Us Seniors

Elder et Soeur Arn & Jody

Wednesday, January 14


We have seen such a variety of documents here in Belgium that we decided to document the documents we have seen. Everything we have been working with are marriage records from 1881 to 1900 from the District of Charleroi. The following are some of the interesting things we have come across.These are some of the town crests that we thought were fun. These lions have human faces.These humans have no clothes! As Belgium is a mixture of French-speaking and Dutch-speaking communities, we find documents in both languages.Is this where McDonalds got their start? We think this is Dutch for "City Hall" -- it looks sort of like a burger stand.This one is all the way from Italy. Kind of a long way to go to find a bride.As they did not have staples or paperclips, we found a variety of ways to keep documents together. We found a lot of documents stitched together in a variety of places.The two corner approach. They used very heavy thread -- more like small cord.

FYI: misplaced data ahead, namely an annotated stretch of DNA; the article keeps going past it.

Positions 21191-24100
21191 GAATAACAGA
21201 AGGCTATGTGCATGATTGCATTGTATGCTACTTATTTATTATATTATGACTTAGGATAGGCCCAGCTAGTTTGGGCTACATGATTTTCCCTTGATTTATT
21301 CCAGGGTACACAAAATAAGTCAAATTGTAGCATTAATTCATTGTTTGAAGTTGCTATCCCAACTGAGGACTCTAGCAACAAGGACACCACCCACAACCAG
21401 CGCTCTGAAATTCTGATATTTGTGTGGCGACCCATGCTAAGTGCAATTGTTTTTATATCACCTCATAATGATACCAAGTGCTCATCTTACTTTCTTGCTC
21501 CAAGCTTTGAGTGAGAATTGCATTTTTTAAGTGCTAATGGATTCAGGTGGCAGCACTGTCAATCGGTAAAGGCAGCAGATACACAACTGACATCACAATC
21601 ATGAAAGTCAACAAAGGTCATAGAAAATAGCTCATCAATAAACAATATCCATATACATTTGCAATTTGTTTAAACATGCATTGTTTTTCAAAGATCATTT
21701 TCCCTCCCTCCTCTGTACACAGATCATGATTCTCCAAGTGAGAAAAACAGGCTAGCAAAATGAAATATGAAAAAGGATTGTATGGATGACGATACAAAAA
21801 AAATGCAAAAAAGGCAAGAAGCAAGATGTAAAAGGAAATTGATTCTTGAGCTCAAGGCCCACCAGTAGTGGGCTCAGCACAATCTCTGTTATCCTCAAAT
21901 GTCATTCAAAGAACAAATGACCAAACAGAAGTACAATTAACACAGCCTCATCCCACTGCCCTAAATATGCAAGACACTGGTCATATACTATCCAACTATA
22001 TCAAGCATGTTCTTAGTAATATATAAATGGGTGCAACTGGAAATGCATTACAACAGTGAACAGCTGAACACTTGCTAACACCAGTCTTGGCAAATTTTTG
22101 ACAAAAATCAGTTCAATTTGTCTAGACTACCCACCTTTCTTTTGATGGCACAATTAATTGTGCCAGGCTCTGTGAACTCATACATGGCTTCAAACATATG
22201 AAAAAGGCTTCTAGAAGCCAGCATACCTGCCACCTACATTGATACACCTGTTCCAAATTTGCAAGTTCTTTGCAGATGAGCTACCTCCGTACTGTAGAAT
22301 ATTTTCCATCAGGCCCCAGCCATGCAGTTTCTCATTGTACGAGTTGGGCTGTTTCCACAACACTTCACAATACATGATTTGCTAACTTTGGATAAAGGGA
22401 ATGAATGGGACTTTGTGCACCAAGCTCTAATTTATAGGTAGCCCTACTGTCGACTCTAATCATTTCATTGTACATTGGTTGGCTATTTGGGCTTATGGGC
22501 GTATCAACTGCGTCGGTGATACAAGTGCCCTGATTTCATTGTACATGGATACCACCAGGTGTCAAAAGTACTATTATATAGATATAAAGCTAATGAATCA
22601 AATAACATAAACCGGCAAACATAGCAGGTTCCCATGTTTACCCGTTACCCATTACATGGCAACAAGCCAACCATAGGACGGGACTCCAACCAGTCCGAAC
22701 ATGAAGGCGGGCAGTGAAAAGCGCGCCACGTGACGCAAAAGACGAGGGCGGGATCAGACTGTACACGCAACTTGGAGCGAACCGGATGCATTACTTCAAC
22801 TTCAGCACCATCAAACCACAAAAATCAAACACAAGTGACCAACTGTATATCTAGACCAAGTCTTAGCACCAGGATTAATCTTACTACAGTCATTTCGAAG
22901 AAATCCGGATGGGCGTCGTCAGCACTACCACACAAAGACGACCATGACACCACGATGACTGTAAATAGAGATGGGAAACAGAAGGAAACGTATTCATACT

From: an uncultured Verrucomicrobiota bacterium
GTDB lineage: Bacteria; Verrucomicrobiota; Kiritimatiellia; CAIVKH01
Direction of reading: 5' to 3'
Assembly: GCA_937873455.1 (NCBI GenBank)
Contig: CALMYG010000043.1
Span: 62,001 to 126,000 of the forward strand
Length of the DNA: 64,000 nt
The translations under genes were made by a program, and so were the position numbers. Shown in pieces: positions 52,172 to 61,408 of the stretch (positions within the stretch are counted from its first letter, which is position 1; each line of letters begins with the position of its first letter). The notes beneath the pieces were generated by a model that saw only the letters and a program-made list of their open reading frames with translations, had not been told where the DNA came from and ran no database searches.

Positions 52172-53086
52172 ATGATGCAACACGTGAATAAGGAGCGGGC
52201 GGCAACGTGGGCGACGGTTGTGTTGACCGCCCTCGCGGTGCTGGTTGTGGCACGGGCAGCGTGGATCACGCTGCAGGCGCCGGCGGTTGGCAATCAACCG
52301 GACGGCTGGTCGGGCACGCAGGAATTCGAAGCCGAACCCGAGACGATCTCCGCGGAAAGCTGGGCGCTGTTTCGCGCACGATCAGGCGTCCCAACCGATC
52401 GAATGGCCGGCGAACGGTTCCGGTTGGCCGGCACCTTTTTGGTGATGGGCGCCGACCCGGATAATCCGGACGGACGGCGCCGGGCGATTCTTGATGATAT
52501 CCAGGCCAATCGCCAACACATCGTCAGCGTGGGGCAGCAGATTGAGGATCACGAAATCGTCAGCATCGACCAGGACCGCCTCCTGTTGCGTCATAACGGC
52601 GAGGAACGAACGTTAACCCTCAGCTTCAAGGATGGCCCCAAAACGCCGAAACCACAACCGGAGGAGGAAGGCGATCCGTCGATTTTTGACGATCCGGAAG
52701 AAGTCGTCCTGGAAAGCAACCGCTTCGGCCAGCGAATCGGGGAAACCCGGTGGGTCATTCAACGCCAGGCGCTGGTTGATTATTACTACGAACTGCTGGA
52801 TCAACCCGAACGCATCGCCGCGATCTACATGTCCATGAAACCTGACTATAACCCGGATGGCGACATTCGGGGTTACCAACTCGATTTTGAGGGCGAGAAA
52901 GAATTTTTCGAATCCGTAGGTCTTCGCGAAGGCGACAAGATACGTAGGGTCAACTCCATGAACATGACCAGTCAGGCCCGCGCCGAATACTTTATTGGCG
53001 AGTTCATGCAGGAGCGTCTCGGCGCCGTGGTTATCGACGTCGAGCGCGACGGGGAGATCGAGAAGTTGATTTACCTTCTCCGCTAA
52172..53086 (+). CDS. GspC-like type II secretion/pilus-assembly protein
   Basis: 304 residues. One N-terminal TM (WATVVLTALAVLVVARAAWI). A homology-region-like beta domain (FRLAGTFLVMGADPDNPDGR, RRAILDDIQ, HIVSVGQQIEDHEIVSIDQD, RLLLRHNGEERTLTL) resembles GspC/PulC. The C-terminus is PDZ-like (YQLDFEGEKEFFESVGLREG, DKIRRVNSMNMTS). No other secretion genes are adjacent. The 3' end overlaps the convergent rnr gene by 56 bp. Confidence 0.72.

Documents folded and then stitched diagonally down the side.Stitched down the side with large knots.Stitched down the side with no knots.Wrapped around a folded set of documents.Straight pins were very popular. This is one of the fancier ones.The pins come in all sizes, from very tiny to almost the size of nails.

They used regular round brads to connect documents; but they also used square ones.

This one is held together with a thin piece of wire.

There is a surprising amount of color in these 100 plus year old documents. This is a seal with ribbon tails.Following are the many colors of covers that we found surrounding the documents. Many of these colors were found in documents from the same communities. They seemed to enjoy variety. Sometimes each year had its own color; sometimes they just randomly appeared during any one year.Most of the documents were in pretty good shape but some had damage caused from a variety of causes. These were chewed on by mice or rats.Some were just mishandled and poorly stored. Also some types of paper did not hold up as well as others as seen by the paper "crumbs" surrounding this document.Often the documents were very dirty from being stored for so long. Part of our job was to "dust" them.

This rag shows the dirt from just one swipe of the cloth. All clean at last.

These show some of the variety of "chemise" that were used to protect each set of marriage records.


Post a Comment

<< Home